Canada-United States international border vista

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The Canada-United States international border vista is a man-made track of deforestation that demarcates portions of the border between the two nations.


"The Slash" visible from Waterton Lake demarcating the border between Alberta (left) and Montana (right).

Colloquially known as "the Slash," this border vista is a 20-foot-wide (6.1 m) man-made cut-through of forestland maintained along areas of the border with dense forestation. There are many different sections of the vista, and the total length can vary depending on cycles of maintenance and upkeep, but an approximate length of 1,349 miles (2,171 km) has been reported by the United States Department of Homeland Security (DHS).[1]

From a bird's eye perspective, the vista appears as a "line" running through the wilderness, and can be clearly seen on satellite imagery.

From the ground, one would observe that the vista follows a series of man-made survey monuments that mark the border along the northern 49th parallel, the Alaska/Canada border, and the non-linear eastern border. Because of inaccurate measurements by the official surveyors in the 19th century, the border and thus the vista strays from the intended location by hundreds of feet in some places.[2] It is the actual location of the monuments, however, and not their intended location that defines the border by treaty. It is illegal to cross the vista without official permission.[3]


The vista was the result of a larger border maintenance plan officially agreed upon by the two nations in treaties signed in 1908 and 1925 (the vista had existed, unofficially, since the 1800s).[4] The International Boundary Commission (IBC) was created by the treaties, with members from both nations, and mandated to clearly demarcate the international border.[5] In more populous, less forested areas, this was accomplished largely with signs, monuments, physical barriers, and service roads; but the mountainous terrain and wilderness conditions in certain areas made that approach inpractical, thus the 20-foot-wide track of deforestation was adopted as a solution.[6]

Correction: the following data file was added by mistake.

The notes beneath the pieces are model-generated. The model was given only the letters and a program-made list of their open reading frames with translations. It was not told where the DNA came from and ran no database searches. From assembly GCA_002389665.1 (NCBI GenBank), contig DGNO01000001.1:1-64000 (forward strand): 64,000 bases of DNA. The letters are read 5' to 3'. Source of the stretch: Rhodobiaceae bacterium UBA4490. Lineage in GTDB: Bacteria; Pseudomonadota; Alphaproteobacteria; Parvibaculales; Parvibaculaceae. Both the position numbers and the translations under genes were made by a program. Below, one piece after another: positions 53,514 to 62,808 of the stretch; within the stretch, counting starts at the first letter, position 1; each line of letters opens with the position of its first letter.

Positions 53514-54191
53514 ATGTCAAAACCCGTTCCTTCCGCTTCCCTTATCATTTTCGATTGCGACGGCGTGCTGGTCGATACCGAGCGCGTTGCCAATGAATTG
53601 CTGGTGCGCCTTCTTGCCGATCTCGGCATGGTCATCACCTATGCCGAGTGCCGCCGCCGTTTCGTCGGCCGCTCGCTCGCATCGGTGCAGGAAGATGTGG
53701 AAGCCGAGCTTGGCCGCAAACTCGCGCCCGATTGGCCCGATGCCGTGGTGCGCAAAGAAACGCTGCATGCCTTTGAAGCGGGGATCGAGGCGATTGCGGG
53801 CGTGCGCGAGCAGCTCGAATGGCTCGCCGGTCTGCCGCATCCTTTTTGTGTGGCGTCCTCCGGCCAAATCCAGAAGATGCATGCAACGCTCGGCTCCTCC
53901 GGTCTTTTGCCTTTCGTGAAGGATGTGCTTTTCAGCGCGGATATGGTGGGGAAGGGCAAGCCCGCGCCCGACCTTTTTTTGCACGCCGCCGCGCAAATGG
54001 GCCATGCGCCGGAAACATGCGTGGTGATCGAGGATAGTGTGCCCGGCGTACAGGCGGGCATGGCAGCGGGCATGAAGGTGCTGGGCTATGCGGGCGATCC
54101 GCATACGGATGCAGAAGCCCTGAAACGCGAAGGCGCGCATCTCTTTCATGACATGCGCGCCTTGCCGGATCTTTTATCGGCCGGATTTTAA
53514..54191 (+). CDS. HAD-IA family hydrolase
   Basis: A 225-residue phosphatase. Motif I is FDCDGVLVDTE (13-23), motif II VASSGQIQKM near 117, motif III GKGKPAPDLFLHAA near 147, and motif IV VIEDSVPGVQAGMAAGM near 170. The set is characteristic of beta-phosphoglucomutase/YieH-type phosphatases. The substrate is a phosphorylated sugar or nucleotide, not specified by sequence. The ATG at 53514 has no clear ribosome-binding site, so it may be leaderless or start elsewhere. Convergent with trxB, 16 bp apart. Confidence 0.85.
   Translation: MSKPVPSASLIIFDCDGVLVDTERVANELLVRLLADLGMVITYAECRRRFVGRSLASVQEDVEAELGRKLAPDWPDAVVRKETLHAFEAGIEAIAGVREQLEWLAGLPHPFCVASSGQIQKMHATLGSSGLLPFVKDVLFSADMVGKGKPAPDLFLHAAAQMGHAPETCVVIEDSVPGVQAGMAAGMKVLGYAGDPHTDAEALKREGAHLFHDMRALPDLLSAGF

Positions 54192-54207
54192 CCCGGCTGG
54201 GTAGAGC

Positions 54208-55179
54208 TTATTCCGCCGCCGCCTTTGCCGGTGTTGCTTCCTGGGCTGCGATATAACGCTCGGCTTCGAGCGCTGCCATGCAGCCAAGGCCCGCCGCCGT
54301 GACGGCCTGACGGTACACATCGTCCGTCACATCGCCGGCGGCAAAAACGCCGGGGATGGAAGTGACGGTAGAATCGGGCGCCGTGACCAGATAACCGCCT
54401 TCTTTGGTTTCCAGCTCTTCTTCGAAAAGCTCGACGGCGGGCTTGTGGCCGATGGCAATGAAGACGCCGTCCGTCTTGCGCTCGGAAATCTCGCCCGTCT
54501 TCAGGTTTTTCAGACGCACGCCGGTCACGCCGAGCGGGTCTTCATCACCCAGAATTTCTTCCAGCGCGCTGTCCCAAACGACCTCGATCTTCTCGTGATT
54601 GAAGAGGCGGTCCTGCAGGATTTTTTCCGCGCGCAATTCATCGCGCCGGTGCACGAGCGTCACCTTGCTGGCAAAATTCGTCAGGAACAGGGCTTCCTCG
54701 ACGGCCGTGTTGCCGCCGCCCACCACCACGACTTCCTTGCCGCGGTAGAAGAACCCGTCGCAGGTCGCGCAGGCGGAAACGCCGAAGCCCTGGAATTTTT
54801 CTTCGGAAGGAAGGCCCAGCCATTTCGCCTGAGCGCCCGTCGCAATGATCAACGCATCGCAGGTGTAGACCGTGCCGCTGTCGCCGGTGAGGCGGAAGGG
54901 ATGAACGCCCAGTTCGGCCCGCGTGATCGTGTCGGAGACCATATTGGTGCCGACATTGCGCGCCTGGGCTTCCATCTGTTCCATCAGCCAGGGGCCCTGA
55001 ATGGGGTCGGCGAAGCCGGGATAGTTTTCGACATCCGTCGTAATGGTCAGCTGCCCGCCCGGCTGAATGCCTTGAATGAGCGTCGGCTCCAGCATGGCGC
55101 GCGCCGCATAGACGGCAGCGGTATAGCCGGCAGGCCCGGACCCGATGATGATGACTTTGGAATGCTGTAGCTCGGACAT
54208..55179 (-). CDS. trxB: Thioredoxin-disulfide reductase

Each country is responsible for funding the maintenance of 10 feet (3.0 m) on either side of the center-line. The IBC reports a $1.4 million annual budget (total amount for all border maintenance, including vista clearing). The American half of this equates to about one half cent per tax payer each year. Every six years the vista undergoes an extensive cut-back of any encroaching wilderness.[7][8][4]


The U.S. Customs and Border Protection agency (CBP) is tasked with monitoring all border activity. This can be challenging in the remote areas of the vista, so DHS and the CBP's divisions of border patrol cooperated to install third party technology in the form of solar powered, motion-detecting surveillance equipment, known as the Slash CameraPole system. The equipment is generally placed along areas of the vista that are within hiking distances of major highways.[1]


  1. ^ a b "Snapshot: Protecting our Northern Border with the Slash CameraPole | Homeland Security". Retrieved 2022-09-16.
  2. ^ "Canada & The United States (Bizarre Borders Part 2)". CGP Grey. Retrieved 2022-09-16.
  3. ^ Shipley, Julia. "Why is There a "Slash" in the Trees at the U.S.-Canada Border?". Seven Days. Retrieved 2022-09-16.
  4. ^ a b "Every Year American Taxpayers Pay to Deforest Every Inch of the US-Canada Border". "The Slash," which dates back to the 1800s, was set at the 49th parallel during an era where there was no GPS.{{cite web}}: CS1 maint: url-status (link)
  5. ^ "The Commission | International Boundary Commission". Retrieved 2022-09-16.
  6. ^ "The Slash: 20-Foot Clearing Stretches 5,525 Miles Across World's Longest Border". 99% Invisible. Retrieved 2022-09-16.
  7. ^ "IBC Joint Report" (PDF). 2018. p. 13. Vista clearing work was due for this section as part of its six-year vegetation management cycle.
  8. ^ "United States–Canada Border Slash". Atlas Obscura. Retrieved 2022-09-16.